After Adoration of the Mystic Lamb was completed by Hubert and Jan van Eyck in 1432, it was placed in the St Bavo Cathedral in the Belgian city of Ghent, where it’s been admired and deeply coveted as part of the Ghent Altarpiece. Napoleon stole it, it was nabbed and then returned in World War I, and in World War II, it was saved just before getting blown to bits by the SS. It’s always been recovered, except for once: In 1934, two of the 12 panels were stolen, and despite the 1 million Belgian Franc reward, one of the two lost panels was never returned.
On Friday, a author and engineer named Gino Marchal announced that he had solved the mystery of the remaining panel, claiming that it was buried under a square in Ghent’s central Kalandeberg area. Marchal’s theory stems from 13 puzzling notes that belonged to a stockbroker who died the year the panels were stolen, and announced on his deathbed that he knew the location of the lost masterpiece. The notes include the French words for bird, art, Jean, Nina, Erpe, and fur, and the number 152; Marchal believes he found four locations related to these “clues,” all 152 metres from the same point in Kalandeberg square.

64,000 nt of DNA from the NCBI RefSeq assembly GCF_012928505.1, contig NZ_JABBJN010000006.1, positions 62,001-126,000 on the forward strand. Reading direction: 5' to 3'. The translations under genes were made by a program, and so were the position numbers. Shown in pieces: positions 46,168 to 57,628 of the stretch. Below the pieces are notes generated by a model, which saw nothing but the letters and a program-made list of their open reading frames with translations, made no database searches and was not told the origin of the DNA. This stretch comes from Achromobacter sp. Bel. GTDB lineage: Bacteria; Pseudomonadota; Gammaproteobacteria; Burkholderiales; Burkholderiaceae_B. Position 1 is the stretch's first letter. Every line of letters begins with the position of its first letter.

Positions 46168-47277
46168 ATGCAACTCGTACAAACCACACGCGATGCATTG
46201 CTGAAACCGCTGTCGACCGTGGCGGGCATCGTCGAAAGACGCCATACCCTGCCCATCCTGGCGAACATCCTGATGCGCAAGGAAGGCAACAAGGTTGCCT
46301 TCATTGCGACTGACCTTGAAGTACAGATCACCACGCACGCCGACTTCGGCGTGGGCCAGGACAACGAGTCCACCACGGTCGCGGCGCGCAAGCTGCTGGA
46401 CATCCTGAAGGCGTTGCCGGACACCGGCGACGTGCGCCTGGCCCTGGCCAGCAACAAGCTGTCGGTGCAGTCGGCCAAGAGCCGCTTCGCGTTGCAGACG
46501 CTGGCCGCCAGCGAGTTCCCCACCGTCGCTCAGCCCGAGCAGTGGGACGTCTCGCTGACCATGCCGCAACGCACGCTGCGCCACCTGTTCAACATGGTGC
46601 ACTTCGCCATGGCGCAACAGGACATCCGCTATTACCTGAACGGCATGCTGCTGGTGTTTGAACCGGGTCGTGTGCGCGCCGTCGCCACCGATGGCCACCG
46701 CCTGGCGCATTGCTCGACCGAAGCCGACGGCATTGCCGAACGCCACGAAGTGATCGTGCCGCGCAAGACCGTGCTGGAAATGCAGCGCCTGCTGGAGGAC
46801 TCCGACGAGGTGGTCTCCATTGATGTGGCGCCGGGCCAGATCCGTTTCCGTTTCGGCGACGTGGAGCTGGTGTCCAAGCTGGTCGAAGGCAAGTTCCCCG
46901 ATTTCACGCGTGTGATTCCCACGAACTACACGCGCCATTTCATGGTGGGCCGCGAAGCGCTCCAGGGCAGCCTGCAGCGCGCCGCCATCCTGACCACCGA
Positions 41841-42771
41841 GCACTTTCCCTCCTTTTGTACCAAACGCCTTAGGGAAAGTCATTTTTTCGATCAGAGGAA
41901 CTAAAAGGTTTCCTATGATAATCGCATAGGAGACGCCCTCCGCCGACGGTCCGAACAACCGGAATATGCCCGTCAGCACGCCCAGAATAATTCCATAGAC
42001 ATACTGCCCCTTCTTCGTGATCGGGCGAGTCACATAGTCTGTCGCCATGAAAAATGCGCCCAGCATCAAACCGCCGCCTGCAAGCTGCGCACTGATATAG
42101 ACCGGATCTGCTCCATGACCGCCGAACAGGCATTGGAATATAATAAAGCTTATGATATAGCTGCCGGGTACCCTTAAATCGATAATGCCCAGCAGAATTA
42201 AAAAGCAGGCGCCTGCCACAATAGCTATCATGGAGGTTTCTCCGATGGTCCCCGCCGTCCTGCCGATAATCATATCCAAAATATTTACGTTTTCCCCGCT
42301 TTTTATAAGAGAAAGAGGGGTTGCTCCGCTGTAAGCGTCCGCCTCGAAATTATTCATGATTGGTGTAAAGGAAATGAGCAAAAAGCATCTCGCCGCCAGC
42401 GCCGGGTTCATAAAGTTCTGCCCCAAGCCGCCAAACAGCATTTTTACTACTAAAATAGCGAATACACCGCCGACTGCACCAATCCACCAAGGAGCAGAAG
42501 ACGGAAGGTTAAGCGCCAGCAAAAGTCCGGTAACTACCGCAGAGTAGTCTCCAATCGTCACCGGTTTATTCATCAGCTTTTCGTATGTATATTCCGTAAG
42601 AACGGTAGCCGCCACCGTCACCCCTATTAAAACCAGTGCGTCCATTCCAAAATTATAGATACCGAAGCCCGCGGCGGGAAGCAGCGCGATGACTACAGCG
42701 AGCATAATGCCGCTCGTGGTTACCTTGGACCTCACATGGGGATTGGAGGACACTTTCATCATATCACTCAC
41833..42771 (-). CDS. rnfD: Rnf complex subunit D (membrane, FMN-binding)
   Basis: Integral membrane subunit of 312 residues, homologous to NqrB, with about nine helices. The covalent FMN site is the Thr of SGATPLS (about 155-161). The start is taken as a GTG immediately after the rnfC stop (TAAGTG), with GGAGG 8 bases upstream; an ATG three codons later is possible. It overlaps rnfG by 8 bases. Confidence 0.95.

While many have written off Marchal’s theory as a publicity stunt to gin up attention for a new book he’s releasing, Ghent mayor Daniel Termont is still warning the citizens not to go treasure hunting at the painting’s supposed hiding spot. “Do not undertake anything yourself. Please do not undertake anything yourself,” he warned twice in the Flemish newspaper De Standaard. “That is work for the police and the public prosecutor’s office.”